Helmholtz magnetic fields can be generated using either AC or DC. Most Helmholtz coil applications use a static (constant) magnetic field generated by a direct current. Some applications, such as scientific experiments, require high frequency non-static magnetic fields (kHz to MHz). This paper focuses on high frequency Helmholtz coils.

Each coil can be modeled as a parasitic resistor in series with an ideal inductor. The impedance of a parasitic resistor is generally very small. This model is sufficient for most high-frequency Helmholtz coil applications because the test frequency is much lower than the self-resonant frequency.

If the operating frequency of the Helmholtz coil is close enough to its self-resonant frequency, then the circuit model must also include its parasitic capacitors (CP1 and CP2). The parasitic capacitance is in parallel with each inductor resistor in series

The parasitic capacitor and inductor form a self resonant frequency. Although the coils are designed to match as much as possible, some minor differences between them are possible. Each coil has its own series resistance and parasitic capacitance. The parasitic capacitor and the coil inductor form a self-resonant frequency.

**High frequency Helmholtz coil connection**

High frequency Helmholtz coils may be in series (Fig. 2) or in parallel (Fig. 4). This series allows the current to flow through both magnetic coils to be exactly the same. In general, series can support the maximum current, which can generate the strongest magnetic field. However, since the two coils are in series, the total impedance is doubled. A higher impedance requires a higher driving amplifier voltage. Impedance can be reduced if the resonance technique described below is used.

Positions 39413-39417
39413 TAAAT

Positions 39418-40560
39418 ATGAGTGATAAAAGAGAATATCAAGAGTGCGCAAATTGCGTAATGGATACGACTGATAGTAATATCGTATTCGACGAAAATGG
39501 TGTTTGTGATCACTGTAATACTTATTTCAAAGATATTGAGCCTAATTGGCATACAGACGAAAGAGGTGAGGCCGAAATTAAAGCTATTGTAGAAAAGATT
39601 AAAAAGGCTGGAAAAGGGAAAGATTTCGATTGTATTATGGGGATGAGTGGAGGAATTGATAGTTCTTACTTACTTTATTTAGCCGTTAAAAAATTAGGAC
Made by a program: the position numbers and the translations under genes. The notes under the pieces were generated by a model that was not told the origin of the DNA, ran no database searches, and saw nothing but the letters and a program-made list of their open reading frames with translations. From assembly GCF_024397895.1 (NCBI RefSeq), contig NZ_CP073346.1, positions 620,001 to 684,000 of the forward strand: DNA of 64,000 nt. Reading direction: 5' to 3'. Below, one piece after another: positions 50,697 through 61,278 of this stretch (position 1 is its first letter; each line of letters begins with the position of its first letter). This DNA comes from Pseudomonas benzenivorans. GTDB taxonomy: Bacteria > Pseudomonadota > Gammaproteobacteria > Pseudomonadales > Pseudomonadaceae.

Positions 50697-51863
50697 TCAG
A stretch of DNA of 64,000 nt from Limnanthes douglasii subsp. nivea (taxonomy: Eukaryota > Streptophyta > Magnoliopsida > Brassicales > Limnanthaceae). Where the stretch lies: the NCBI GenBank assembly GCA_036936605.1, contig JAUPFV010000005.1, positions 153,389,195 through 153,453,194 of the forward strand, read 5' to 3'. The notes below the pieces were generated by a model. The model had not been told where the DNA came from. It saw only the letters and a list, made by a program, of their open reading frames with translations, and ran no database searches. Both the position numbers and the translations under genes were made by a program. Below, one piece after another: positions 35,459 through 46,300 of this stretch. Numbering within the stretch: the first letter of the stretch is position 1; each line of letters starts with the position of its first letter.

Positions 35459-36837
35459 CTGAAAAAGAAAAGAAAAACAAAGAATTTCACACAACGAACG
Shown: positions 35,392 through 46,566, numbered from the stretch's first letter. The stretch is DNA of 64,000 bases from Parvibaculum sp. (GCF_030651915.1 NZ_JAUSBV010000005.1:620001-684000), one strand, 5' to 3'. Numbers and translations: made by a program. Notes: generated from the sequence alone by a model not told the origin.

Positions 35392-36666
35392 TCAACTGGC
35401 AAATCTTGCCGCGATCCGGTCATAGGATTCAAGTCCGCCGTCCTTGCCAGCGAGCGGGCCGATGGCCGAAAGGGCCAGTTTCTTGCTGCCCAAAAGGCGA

Parallel Helmholtz coils have the advantage of lower impedance. In fact the impedance is reduced by half, but the current is also reduced by half (the current is divided into two parts), so the magnetic field is smaller. If the desired field density is achieved at half current and a low impedance is required, such as in low-voltage amplifier actuators, then parallel connection is acceptable

**Drive high frequency Helmholtz coils**

There are three ways to generate high frequency alternating magnetic fields. The first method is the direct drive method. This method is the simplest way to generate a test magnetic field. It easily changes the frequency and the magnetic field to be measured. The second method is series resonance. This is a great way to generate strong magnetic fields and magnetic fields with frequencies up to hundreds of kHz or even MHz. The third method is to use a new electrically driven large resonance method. This method produces the highest magnetic field density. Each method is described in detail below.

**Direct drive method**

If the experiment is low frequency, or the coil is low inductance, or both, the Helmholtz coil can be driven directly with a waveform amplifier driver (such as Accel Instruments' TS250 waveform amplifier). Because of low frequency or low inductance, the coil impedance is low enough to be driven directly by the amplifier